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Muscat - Weinviertel

Muscat - Weinviertel

The Weinviertel, or "Wine Quarter" is a large region to the north of Vienna extending as far as the border with the Czech republic. For decades it was the edge of the Western World, right next to the Iron Curtain!

Although this is the largest winegrowing region in Austria, with more than 15,000 hectares of vineyards, it doesn't really seem like wine country as you travel around it, as it is also the breadbasket of Vienna. Vines are scattered on the hillsides and in the most favourable areas amongst other crops - lots of wheat, fruit trees and everything from asparagus to strawberries.

It's a fascinating region architecturally with mediaeval gems of towns such as Retz, with its stunning Baroque centre and miles of underground wine cellars. The region has many more charming wine villages and towns, many with "Kellergassen", streets lined with cellars resembling stuccoed houses. Interesting towns include Eggenburg, Falkenstein and Poysdorf, possibly Austria's most picturesque wine town.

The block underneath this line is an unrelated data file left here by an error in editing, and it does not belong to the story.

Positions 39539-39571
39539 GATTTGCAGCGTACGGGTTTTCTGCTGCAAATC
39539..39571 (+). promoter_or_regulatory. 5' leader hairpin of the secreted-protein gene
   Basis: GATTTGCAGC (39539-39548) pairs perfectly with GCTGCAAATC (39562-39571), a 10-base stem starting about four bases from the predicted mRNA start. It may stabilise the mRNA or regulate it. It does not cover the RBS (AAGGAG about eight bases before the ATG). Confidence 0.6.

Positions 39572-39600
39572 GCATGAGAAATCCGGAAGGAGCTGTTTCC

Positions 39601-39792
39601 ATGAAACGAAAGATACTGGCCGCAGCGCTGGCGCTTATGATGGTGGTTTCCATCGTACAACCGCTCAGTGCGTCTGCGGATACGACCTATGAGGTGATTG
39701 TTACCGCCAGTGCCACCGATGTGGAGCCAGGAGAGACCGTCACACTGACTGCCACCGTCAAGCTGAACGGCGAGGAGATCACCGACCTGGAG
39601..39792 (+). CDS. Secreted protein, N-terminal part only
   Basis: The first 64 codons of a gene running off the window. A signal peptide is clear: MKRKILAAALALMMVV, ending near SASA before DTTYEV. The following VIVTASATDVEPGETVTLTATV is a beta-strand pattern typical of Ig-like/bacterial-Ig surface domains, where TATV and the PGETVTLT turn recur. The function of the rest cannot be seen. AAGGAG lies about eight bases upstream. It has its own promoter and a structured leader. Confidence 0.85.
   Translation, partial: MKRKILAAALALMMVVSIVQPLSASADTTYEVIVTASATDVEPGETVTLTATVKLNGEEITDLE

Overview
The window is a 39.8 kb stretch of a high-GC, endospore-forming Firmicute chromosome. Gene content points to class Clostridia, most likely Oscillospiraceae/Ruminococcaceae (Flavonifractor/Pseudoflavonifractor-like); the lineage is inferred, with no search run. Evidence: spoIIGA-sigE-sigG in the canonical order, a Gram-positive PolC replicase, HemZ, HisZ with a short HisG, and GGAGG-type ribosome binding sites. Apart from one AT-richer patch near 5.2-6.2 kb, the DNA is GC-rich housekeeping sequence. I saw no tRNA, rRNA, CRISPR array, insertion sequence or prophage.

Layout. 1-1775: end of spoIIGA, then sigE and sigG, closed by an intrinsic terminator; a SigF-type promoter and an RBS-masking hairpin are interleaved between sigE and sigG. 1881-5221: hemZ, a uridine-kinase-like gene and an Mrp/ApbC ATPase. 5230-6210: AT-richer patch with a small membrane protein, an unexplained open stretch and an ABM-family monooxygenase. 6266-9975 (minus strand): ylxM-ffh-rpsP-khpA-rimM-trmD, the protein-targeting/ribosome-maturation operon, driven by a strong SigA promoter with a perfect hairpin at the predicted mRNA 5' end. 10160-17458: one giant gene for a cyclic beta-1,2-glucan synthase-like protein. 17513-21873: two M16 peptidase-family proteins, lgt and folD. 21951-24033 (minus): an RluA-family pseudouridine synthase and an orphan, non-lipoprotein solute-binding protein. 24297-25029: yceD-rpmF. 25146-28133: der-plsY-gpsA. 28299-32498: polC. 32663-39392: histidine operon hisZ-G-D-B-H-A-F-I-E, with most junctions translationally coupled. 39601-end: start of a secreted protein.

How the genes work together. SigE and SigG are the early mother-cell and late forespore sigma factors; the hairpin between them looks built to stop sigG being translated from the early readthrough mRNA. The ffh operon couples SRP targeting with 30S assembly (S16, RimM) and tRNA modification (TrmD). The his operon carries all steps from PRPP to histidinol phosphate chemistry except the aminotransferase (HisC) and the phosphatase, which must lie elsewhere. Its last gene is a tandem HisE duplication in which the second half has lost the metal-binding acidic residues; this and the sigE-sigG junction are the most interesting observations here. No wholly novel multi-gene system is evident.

In 2003, Weinviertel was the first region to adopt a new classification system, "Weinviertel DAC", where DAC stands for "Districtus Austriae Controllatus". This is a bit like the French AOC system.

Gelber Muskateller is the German name, and one of a vast number of names worldwide, for Muscat Blanc à Petits Grains which is a very old variety.

Not be confused with the inferior high-yielding standard Muscat (Muskat-Ottonel), this is an altogether better variety but one which is hard to cultivate. It is grown only in small quantities as it is very demanding on location, being sensitive to rot from fungal attacks and frost, although it is not fussy about soil type. They make an excellent summer wine.

Although often made into dry, light wines, it can be made sweet. Unusually, there is often the aroma of grapes in these wines and smoky and spicy aromas that continue on to the palate with plentiful fruit and a lingering acidity. There is some nuttiness and a hint of orange. This is another white wine that is worth drinking now and laying some down for future years.

There are records of the Gelber Muskateller being grown in the Wachau as long ago as 1400, although there is also a long tradition of its cultivation in Styria and Burgenland. It is used to make wines in a variety of styles from dry, all the way up to Prädikat, with the stronger examples having tremendous storage potential. They are truly some of my favourite wines - such an aromatic nose and particularly good as an apéritif or with appetisers.

It is believed that the grape originated from Greece and was disseminated through Italy and into France by the Romans.

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  • Gelber Muskateller Weinbau Urban

    Exhuberant and fruity Muskateller, even when mature. SALE 20-50% Off

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Weingarten.jpg

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